Got a 2018 M3 with FSD.
You'll get Navigate on Autopilot for Interstates (not local roads), which includes auto lane changes (if you're feeling brave), and it'll auto-take you onto off-ramps.. and if the offramp is onto another interstate, it'll keep on going. NAV includes TACC and lane-keep.
You'll get Summon. That's good to get the car in and out of tight parallel parking spaces and the garage. What also comes with this is, nominally, the ability of the car to traverse a parking lot (not public roads) to get to where you are. I've played with this a couple of years back; at the time, it took serious time for the car to get where one was standing. The use case is for when there's a downpour and one really doesn't want to get wet. And you and the car are in the same parking lot.
On local roads, the car will do TACC and lanekeep, including lanekeep on roads that barely have markings, although it'll refuse to do that if it can't see enough lines to make sense of it all. In this mode, the car will stop at stop signs. A tap of the gas pedal will get the car to cross the intersection (not turn right or left), but it's on you to make sure there's no cross-traffic. If it's just you an no other cars around, the car will stop at lights, whether they're red or not. If the light is green, as one approaches the light, a tap on the accelerator or gearshift will let the car motor through the intersection, but, again, it's very definitely on you to make sure it's safe to go through. If you're in traffic approaching a green light and are following a car that passes through said green light, then the Tesla will follow the car ahead without having to tap things. The definition of "follow" is up to the car's idea of that, but it matches human experience fairly well.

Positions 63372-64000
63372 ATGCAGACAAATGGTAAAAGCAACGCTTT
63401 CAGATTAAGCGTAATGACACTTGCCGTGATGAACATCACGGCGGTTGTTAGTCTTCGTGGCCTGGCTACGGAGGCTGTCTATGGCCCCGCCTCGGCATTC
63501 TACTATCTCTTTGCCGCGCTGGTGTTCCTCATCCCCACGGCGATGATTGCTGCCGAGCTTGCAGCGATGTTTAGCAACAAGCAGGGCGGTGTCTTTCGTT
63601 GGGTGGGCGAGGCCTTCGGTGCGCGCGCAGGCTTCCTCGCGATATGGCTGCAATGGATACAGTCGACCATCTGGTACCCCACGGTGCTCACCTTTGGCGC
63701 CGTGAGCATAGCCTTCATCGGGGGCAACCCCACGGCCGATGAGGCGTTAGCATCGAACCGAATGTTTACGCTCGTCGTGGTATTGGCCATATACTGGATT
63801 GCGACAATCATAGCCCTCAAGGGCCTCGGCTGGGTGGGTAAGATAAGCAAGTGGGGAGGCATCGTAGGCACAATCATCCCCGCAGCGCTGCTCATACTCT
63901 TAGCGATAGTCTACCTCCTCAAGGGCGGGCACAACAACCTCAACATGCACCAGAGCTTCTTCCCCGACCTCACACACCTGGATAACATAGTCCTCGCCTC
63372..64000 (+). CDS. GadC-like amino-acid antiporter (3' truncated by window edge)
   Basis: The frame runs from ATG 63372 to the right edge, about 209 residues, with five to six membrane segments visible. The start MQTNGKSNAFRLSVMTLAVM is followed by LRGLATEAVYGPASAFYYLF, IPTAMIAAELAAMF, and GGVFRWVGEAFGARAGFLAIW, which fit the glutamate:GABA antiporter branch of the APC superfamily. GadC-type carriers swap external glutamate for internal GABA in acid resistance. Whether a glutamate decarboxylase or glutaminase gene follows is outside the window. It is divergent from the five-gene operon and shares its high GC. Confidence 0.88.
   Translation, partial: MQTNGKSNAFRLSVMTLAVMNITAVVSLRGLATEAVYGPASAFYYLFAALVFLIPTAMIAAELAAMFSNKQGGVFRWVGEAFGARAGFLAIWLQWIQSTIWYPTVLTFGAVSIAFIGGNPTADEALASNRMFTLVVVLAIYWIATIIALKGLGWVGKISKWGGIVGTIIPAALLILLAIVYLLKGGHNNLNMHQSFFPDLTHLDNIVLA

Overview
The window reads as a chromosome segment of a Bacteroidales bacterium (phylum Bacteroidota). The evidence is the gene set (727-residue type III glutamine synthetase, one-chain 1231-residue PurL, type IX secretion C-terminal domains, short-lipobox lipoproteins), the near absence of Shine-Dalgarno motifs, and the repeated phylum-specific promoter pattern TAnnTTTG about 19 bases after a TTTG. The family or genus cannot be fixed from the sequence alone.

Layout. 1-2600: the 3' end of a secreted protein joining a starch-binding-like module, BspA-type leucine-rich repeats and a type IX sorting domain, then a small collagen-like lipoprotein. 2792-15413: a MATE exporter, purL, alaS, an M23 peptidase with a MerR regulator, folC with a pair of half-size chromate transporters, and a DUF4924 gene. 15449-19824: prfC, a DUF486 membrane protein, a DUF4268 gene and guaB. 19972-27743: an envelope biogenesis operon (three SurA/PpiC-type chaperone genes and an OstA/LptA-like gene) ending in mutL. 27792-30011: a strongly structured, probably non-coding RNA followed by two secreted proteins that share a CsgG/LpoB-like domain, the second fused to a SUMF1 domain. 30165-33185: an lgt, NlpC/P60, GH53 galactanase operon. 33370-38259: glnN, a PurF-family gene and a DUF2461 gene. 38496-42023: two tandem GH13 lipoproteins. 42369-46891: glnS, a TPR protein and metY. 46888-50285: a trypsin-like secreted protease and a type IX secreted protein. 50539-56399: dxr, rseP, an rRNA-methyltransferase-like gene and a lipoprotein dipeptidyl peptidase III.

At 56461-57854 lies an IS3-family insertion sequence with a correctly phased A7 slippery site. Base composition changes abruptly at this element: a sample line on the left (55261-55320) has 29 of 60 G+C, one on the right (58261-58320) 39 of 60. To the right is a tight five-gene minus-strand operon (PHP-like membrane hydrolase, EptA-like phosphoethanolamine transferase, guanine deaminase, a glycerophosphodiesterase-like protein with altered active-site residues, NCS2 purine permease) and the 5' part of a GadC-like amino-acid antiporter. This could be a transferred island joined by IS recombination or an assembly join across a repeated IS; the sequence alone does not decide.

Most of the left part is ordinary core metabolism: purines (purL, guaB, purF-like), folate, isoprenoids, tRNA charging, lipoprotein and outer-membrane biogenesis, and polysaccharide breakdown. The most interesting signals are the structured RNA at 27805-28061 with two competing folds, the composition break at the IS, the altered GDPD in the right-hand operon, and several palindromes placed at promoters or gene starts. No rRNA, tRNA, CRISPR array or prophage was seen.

Finally, if you really do have FSD (and not just a FSD-capable car), and you want to join the fun with the Beta version of the Real Thing, you sign up for that in the menus on the car. At which point you magically acquire the Safety Score system on the smart phone's app. This monitors one for (at last glance):
Forward Collision Warnings (i.e., you're approaching a stopped or slow car at a high enough speed to get the car excited)
Hard Braking, measured in G's
Aggressive Turning, also measured in G's
Unsafe Following - you're too Darned Close
Forced Autopilot Disengagements (you're in Autopilot on the freeway, and not keeping some torque on the steering wheel - to the point where the car thinks you're not there and slows down).
The first item gets you beeps and boops; the others, you probably don't. The app will give you day-by-day and trip-by-trip numbers. Doing it the way the car likes means letting cars move away from you when accelerating from a stop, not taking right or left turns faster than 18 mph or so, gradual braking with no stomping, and so on. Some people claim they have to drive like grannies to get a perfect score; it's not quite that bad, but rapidly accelerating and turning when going from a stop sign to a major road will get one every time. Score 100 for 30 days in a row and you're likely to get an invite; get 98 or less and you won't. At some point Elon will let loose the dogs of war and people with a mere 95 will get in. There's, what, 5000 or 8000 people in the program at the moment.
And it is a Beta. You treat the car like it's being driven by a brain-damaged novice with a Learner's Permit, alert for when it Heads For That Tree. And if you take your eyes off the road one too many times, Tesla will notice and revoke your Beta.
At some point the requirements will be lowered dramatically or removed, and that's coming, but it's unknown when.